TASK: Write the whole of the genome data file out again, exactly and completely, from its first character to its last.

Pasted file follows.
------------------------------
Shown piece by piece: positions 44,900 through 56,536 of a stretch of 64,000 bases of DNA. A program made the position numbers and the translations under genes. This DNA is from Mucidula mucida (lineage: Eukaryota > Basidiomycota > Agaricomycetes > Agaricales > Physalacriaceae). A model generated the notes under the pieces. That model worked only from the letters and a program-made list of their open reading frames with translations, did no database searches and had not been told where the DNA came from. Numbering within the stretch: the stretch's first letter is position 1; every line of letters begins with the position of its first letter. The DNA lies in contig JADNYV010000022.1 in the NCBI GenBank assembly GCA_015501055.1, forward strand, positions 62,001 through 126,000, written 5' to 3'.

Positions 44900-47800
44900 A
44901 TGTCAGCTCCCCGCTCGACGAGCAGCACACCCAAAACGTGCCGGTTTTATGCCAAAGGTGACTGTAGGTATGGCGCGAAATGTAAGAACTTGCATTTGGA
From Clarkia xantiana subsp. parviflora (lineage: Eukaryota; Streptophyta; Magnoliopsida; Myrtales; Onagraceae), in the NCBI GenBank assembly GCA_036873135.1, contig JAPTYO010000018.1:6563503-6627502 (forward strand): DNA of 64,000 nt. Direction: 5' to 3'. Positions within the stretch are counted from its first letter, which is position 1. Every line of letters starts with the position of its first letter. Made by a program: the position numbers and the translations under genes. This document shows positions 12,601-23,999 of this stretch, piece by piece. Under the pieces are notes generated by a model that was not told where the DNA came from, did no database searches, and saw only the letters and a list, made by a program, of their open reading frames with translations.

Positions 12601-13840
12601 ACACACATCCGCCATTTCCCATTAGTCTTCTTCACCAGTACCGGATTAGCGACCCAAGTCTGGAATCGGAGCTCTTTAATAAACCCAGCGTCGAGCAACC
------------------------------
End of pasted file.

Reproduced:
Shown piece by piece: positions 44,900 through 56,536 of a stretch of 64,000 bases of DNA. A program made the position numbers and the translations under genes. This DNA is from Mucidula mucida (lineage: Eukaryota > Basidiomycota > Agaricomycetes > Agaricales > Physalacriaceae). A model generated the notes under the pieces. That model worked only from the letters and a program-made list of their open reading frames with translations, did no database searches and had not been told where the DNA came from. Numbering within the stretch: the stretch's first letter is position 1; every line of letters begins with the position of its first letter. The DNA lies in contig JADNYV010000022.1 in the NCBI GenBank assembly GCA_015501055.1, forward strand, positions 62,001 through 126,000, written 5' to 3'.

Positions 44900-47800
44900 A
44901 TGTCAGCTCCCCGCTCGACGAGCAGCACACCCAAAACGTGCCGGTTTTATGCCAAAGGTGACTGTAGGTATGGCGCGAAATGTAAGAACTTGCATTTGGA
From Clarkia xantiana subsp. parviflora (lineage: Eukaryota; Streptophyta; Magnoliopsida; Myrtales; Onagraceae), in the NCBI GenBank assembly GCA_036873135.1, contig JAPTYO010000018.1:6563503-6627502 (forward strand): DNA of 64,000 nt. Direction: 5' to 3'. Positions within the stretch are counted from its first letter, which is position 1. Every line of letters starts with the position of its first letter. Made by a program: the position numbers and the translations under genes. This document shows positions 12,601-23,999 of this stretch, piece by piece. Under the pieces are notes generated by a model that was not told where the DNA came from, did no database searches, and saw only the letters and a list, made by a program, of their open reading frames with translations.

Positions 12601-13840
12601 ACACACATCCGCCATTTCCCATTAGTCTTCTTCACCAGTACCGGATTAGCGACCCAAGTCTGGAATCGGAGCTCTTTAATAAACCCAGCGTCGAGCAACC